- Spoke out through national media and publicized stories of those victimized by clergy abuse.
- Attended meetings of lay Catholic leaders to focus attention on the scandal.
- Introduced discussions about sexual abuse, power, authority, and the rights and offerings of the laity into the conversation within the Catholic Church.
- Reawakened long-dormant conversations about Vatican II.
- Helped tell the history of the scandal and influenced the Catholic Church’s responses after 2002.
- Broadened the Catholic “we” to include not just the ordained and the silent majority obedient to existing structures, but also new communities within parishes emphasizing the leadership and abilities of lay Catholics.
- Expanded the meaning of Catholic identity to contain both faithfulness and challenge to the institution, suggesting it is possible and preferable to keep the faith, but change the Church.
VOTF continues to address the problems of clerically hardened institutional structures, aiming for greater lay input into governance and for healing wounds the scandal has inflicted. Some in the Church’s hierarchy echo this message, especially in light of “Spotlight’s” story.
As one example, Archbishop Michael Jackels of Dubuque, Iowa, was recently quoted in The Boston Globe as saying that, “though failing to report or remove an offender is rare compared with the past, ‘it too still happens, and when it does, a shadow is cast on the church’s efforts to restore trust and to provide a safe environment. And so I suppose the story told by the movie (‘Spotlight’) bears repeating until all of us get all of it right.’”
Voice of the Faithful®: Voice of the Faithful® is a worldwide movement of faithful Roman Catholics working to support survivors of clergy sexual abuse, support priests of integrity and increase the laity’s role in the governance and guidance of the Church. More information is at www.votf.org.
‘Spotlight’ portrayal of sex abuse scandal is making the Catholic Church uncomfortable all over again / The Washington Post
“‘Spotlight,’ a new film about the Catholic clergy abuse scandal’s explosion in 2002, begs the question: How are things different in 2015?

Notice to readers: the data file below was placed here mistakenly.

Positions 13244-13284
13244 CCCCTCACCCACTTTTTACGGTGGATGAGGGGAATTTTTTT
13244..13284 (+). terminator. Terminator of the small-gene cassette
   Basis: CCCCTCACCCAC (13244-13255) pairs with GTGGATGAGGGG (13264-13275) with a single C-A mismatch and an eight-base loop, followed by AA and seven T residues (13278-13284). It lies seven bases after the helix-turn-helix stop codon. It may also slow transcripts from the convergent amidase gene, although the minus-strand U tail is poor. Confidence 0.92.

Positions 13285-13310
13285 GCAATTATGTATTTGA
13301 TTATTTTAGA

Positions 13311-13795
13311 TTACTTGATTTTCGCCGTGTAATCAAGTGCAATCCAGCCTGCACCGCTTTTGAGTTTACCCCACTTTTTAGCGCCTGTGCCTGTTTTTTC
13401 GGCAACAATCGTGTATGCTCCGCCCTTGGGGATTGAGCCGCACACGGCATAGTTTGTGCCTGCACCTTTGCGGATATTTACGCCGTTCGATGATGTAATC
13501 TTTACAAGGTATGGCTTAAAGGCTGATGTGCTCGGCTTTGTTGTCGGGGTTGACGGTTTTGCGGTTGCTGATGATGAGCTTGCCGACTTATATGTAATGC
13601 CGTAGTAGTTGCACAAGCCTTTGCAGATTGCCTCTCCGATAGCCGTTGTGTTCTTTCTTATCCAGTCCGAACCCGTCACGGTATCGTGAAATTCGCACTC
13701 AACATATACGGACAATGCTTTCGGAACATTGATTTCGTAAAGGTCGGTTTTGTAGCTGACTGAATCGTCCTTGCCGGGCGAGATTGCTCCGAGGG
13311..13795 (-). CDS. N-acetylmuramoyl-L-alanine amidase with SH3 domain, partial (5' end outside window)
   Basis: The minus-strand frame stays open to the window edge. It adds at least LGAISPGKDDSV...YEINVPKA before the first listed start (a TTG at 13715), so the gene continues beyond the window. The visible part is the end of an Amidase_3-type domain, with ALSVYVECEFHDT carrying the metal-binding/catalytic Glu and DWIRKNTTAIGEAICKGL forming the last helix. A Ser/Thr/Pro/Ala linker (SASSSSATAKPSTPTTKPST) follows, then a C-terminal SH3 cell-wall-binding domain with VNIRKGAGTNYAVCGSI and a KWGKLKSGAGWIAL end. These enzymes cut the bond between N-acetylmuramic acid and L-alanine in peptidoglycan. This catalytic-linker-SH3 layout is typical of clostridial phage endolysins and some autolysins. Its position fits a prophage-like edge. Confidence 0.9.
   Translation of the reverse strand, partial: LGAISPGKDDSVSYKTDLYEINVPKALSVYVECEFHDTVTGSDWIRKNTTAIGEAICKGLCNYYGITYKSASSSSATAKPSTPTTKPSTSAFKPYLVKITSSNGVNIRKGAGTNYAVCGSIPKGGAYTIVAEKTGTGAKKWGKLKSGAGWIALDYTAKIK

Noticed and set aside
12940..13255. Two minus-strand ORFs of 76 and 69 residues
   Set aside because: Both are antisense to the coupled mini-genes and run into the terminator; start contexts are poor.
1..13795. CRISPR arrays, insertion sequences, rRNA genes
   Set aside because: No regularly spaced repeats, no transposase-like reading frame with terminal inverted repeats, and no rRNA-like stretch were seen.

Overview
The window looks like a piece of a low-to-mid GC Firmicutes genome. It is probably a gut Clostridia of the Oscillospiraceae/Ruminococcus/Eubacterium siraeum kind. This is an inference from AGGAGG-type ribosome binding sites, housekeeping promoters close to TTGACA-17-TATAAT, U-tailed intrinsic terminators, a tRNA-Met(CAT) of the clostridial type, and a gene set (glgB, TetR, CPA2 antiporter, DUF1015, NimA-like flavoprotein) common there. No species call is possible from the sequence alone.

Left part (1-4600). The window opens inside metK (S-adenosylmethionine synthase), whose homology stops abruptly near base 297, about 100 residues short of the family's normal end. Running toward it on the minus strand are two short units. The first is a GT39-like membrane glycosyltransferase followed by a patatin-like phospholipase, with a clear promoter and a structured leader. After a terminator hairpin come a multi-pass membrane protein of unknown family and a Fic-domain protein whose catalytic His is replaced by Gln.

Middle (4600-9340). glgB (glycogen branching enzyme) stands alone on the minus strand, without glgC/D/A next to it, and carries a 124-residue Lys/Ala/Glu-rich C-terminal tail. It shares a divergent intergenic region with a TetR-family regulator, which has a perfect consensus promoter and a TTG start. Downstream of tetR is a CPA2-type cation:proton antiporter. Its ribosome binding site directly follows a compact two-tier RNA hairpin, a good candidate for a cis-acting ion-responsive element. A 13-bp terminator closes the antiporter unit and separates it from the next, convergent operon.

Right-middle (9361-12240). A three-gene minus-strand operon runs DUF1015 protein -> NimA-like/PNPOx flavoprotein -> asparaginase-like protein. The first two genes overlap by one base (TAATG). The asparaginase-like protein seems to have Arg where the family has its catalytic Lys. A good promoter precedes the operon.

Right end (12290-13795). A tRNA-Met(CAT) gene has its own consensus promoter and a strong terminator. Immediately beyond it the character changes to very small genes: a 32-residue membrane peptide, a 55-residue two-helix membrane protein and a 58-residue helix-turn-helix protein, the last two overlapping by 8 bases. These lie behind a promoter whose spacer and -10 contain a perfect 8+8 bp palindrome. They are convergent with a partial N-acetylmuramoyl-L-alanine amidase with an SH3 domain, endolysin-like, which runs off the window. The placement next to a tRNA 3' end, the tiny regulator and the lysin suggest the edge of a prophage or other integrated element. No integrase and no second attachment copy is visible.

“Dozens of U.S. church leaders have in the past few days been offering answers in the form of public statements, with some primarily focusing on the survivors and others casting the scandal as fully in the past and framing the church as the leader today in a society that hasn’t fully dealt with the problem.
“‘Spotlight,’ which began playing in U.S. cities Nov. 6, tells the story of Boston Globe investigative journalists who broke the story. (The Globe’s editor at the time was Marty Baron, now executive editor of The Washington Post)
“The range of views in the new statements – which follow a memo of talking points the U.S. Conference of Catholic Bishops’ sent to its dioceses in September — show the way the church still wrestles with how to tell its own story.”
By Michelle Boorstein, The Washington Post — Click here to read the rest of this story.
When he visits the United States this week, Pope Francis is likely to repeat his acclaimed vow of ‘zero tolerance’ for clergy who sexually abuse minors.
“For most Americans, this will have a reassuring ring. We assume we know what the pope means — that the global Catholic Church now adheres to the same ‘one strike and you’re out’ policy that, at least in theory, has bound all US bishops since 2002.
“That rule says that clergy guilty of ‘even a single act’ of sexual abuse will be ‘removed permanently’ from ministry.
“But this isn’t what the pope is saying. The troubling fact is that zero tolerance still is not compulsory in the global Catholic Church. It exists in the United States only because of the public outrage that engulfed American bishops in 2002, following revelations that they had kept child molesters in ministry. They obtained special permission from the Vatican to adopt a tougher measure.”
By Anne Barrett Doyle, Commentary in The Boston Globe — Click here to read the rest of this story.
Bob Rich was in his 20s when he won an $850,000 settlement from the Archdiocese of St. Paul and Minneapolis — compensation for years of sexual abuse at the hands of the Rev. Robert Michael Thurner … As 49-year-old Rich can attest, though, the pain doesn’t end with a settlement of any amount.”
By Emma Nelson, Star Tribune — Click here to read the rest of this story.